The Minnesota Vikings reportedly wanted Justin Fields to be their next franchise quarterback, working the phones and seeing how far they would have to move up to land him. Once the Detroit Lions took Penei Sewell, Minnesota tried to make its move up into to top 10 — presumably to select Fields with the pick.
Minnesota was already reportedly preparing to select Fields if he fell to No. 14 overall, but that was after the Vikings tried to make a deal with the Carolina Panthers to move up to No. 8. Per Panthers Confidential, Carolina was low-balled an offer by Minnesota that convinced them to stay at No. 8 and select cornerback Jaycee Horn — who was the Panthers pick all along.
Panthers general manager Scott Fitterer took the call in the draft room and told the Vikings they were “open-minded.” The Vikings offered their first (No. 14), a third-round pick (No. 90) and a fourth-round pick (No. 143) to move up six spots to No. 8. The Panthers wanted a 2022 first-round pick in the deal, so they declined the offer.
Carolina owner David Tepper told the front office “don’t call us with negative points,” implying the trade offer didn’t meet up to the draft pick trade value chart that is the barometer for completing a deal. Minnesota ended up trading the No. 14 pick and the No. 143 pick to the New York Jets for the No. 23 pick and two third-round picks (No. 66 and No. 86) — after the Chicago Bears moved up nine spots in the draft to select Fields.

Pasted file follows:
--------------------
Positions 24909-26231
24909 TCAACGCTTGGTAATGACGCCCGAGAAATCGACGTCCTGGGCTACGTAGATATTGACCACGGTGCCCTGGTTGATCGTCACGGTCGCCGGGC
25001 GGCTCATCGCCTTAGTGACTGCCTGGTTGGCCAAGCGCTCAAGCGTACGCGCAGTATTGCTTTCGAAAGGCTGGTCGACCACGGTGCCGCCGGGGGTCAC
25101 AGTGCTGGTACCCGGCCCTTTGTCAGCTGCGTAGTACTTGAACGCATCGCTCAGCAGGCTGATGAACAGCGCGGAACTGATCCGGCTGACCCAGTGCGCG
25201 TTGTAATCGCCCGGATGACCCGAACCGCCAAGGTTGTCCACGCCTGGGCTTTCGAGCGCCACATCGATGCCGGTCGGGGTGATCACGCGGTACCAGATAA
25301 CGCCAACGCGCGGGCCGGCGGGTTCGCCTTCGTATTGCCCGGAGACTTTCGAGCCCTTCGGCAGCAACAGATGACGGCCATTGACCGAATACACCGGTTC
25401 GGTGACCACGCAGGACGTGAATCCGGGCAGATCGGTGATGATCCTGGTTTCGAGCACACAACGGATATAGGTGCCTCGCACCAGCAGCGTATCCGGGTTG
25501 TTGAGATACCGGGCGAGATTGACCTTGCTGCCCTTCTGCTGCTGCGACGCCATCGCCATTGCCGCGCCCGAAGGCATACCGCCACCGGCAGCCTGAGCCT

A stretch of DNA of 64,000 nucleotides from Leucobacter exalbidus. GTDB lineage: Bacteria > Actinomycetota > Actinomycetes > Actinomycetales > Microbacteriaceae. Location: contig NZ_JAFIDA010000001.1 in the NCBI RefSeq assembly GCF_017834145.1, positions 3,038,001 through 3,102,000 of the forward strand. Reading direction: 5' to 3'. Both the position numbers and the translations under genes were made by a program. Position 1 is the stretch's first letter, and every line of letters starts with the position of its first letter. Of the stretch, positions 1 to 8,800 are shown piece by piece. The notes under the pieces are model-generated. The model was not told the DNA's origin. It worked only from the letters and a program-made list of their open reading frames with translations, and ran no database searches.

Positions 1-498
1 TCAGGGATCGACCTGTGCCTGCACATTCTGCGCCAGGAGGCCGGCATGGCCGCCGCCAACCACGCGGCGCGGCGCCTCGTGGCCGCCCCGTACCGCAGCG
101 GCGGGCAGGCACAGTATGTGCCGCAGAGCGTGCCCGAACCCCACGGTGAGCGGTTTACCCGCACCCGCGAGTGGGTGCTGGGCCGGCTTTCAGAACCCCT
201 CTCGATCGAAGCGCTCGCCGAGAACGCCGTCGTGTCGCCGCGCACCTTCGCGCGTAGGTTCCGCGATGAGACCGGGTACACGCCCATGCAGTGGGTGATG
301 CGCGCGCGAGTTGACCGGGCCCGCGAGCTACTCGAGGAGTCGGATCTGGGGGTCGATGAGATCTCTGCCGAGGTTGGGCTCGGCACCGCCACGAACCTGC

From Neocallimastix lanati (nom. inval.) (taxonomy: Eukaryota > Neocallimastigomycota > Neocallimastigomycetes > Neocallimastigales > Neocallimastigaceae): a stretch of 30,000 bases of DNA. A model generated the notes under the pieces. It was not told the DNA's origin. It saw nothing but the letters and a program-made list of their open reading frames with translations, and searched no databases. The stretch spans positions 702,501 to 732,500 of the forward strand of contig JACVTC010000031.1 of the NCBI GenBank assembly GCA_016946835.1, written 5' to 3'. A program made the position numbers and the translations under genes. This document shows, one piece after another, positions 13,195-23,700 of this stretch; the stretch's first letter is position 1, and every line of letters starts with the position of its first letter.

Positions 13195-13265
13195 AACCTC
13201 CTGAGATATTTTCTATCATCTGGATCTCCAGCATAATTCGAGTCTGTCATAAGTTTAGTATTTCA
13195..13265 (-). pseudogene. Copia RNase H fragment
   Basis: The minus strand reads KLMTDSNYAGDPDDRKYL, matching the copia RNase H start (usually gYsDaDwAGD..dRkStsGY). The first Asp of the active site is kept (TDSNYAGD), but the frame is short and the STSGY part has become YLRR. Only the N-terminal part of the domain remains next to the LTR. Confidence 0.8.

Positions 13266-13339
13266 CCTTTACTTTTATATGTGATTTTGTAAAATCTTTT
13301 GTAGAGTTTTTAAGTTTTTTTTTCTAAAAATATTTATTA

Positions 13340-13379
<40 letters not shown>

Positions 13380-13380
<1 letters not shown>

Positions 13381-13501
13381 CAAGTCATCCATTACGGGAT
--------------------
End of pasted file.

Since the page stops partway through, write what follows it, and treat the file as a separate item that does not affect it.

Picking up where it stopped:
The Bears moved up from No. 20, parting ways with that pick, a fifth-round pick (No. 164 overall) and a 2022 first-round pick to the New York Giants in exchange for the No. 11 pick. Clearly Carolina wanted the 2022 first-round pick to pass on selecting Horn at No. 8 overall.
Once the Vikings traded down from No. 14, they selected guard Christian Darrisaw at No. 23, quarterback Kellen Mond at No. 66, and guard Wyatt Davis at No. 86. Minnesota did settle on a quarterback in Mond, as the franchise is clearly preparing past this season.
Over the last three years, Vikings starting quarterback Kirk Cousins is second in the NFL in completion percentage, fifth in touchdown passes, and seventh in passer rating — but Minnesota doesn’t owe Cousins any guaranteed money in 2022 and can save $45 million in salary cap space by terminating his contract. Hence why the Vikings searched for a quarterback in the draft — they just struck out on the opportunity to land Fields.
Minnesota was able to rebuild its offensive line and develop a quarterback in 2021 while Carolina took the player it wanted in Horn. Overall, things worked out for both teams even though it stings for Minnesota to lose Fields to a division rival — specifically because they didn’t give Carolina a 2022 first-round pick to make a deal happen.